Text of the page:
Gun reform group says judge wrongly dismissed Emanuel AME - FBI lawsuit
A national gun reform group thinks a judge misinterpreted federal law when he dismissed a lawsuit against the FBI by families of the Emanuel AME Church shooting victims.
The Brady Campaign to Prevent Gun Violence on Tuesday filed a brief in support of the Emanuel families as they ask the U.S. Fourth Circuit Court of Appeals to reconsider the dismissed case.
In the original lawsuit, the families sought to hold the FBI accountable for its failed background check on Dylann Roof, which allowed Roof to legally buy the handgun used in the Emanuel shooting.
In Tuesday's filing, the Brady Campaign says U.S. District Judge Richard Gergel incorrectly interpreted federal gun law when he dismissed the Emanuel families' lawsuit in June 2018.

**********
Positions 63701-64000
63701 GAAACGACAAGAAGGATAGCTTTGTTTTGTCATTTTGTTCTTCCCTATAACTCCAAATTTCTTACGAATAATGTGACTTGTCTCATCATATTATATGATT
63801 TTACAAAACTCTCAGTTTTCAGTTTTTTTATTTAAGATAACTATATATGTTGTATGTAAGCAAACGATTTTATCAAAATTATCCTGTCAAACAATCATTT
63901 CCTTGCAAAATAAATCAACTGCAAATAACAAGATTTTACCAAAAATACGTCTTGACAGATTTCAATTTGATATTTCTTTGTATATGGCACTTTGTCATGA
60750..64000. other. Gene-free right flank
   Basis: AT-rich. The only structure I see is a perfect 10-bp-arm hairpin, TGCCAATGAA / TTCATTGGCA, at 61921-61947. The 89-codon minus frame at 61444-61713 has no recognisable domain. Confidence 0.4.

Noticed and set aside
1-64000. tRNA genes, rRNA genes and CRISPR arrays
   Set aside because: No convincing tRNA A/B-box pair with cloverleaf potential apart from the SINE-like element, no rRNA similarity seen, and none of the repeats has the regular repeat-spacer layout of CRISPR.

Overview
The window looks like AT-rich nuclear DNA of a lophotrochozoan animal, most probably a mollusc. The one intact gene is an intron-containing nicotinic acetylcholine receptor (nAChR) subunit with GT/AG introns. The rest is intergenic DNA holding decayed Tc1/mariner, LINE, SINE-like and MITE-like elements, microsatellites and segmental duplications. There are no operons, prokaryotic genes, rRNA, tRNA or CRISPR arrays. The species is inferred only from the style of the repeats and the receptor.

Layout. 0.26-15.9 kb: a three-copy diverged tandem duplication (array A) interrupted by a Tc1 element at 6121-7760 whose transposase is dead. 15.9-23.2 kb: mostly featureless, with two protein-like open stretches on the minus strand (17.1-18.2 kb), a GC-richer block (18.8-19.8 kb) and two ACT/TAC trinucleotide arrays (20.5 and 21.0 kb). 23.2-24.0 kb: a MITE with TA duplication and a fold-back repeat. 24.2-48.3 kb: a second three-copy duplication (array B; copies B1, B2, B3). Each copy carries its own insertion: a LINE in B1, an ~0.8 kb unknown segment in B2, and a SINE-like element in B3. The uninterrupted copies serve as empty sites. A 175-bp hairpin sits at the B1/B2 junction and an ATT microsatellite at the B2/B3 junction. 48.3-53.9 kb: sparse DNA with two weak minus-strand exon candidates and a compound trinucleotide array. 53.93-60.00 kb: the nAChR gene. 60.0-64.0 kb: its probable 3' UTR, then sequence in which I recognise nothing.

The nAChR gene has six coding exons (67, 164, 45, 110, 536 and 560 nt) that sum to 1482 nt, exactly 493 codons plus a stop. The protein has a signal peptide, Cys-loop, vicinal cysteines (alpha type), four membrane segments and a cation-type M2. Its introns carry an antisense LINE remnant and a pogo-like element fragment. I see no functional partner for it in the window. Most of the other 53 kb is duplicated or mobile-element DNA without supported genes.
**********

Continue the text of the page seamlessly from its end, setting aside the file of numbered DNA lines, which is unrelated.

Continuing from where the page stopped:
Gergel, despite a scathing rebuke of the FBI for its background check system he called "hopelessly stuck in 1995," ruled the FBI was immune from prosecution based on his interpretation of the Brady Handgun Violence Prevention Act ("Brady Act").
The Brady Campaign says Gergel was wrong when he broadly applied the law's immunity statutes to the entire FBI as an extension of the United States government.
Instead, the Brady Campaign holds the law is more narrow in its language, only exempting individual employees from prosecution, not the government itself.
The group takes other issues with the dismissal of the Emanuel lawsuit as well, claiming that the FBI had actually waived its right to immunity from prosecution during the trial.
The group also says Congress specifically allowed for such lawsuits holding the federal government accountable when it passed the Brady Act.
Read the full lawsuit below, or CLICK HERE.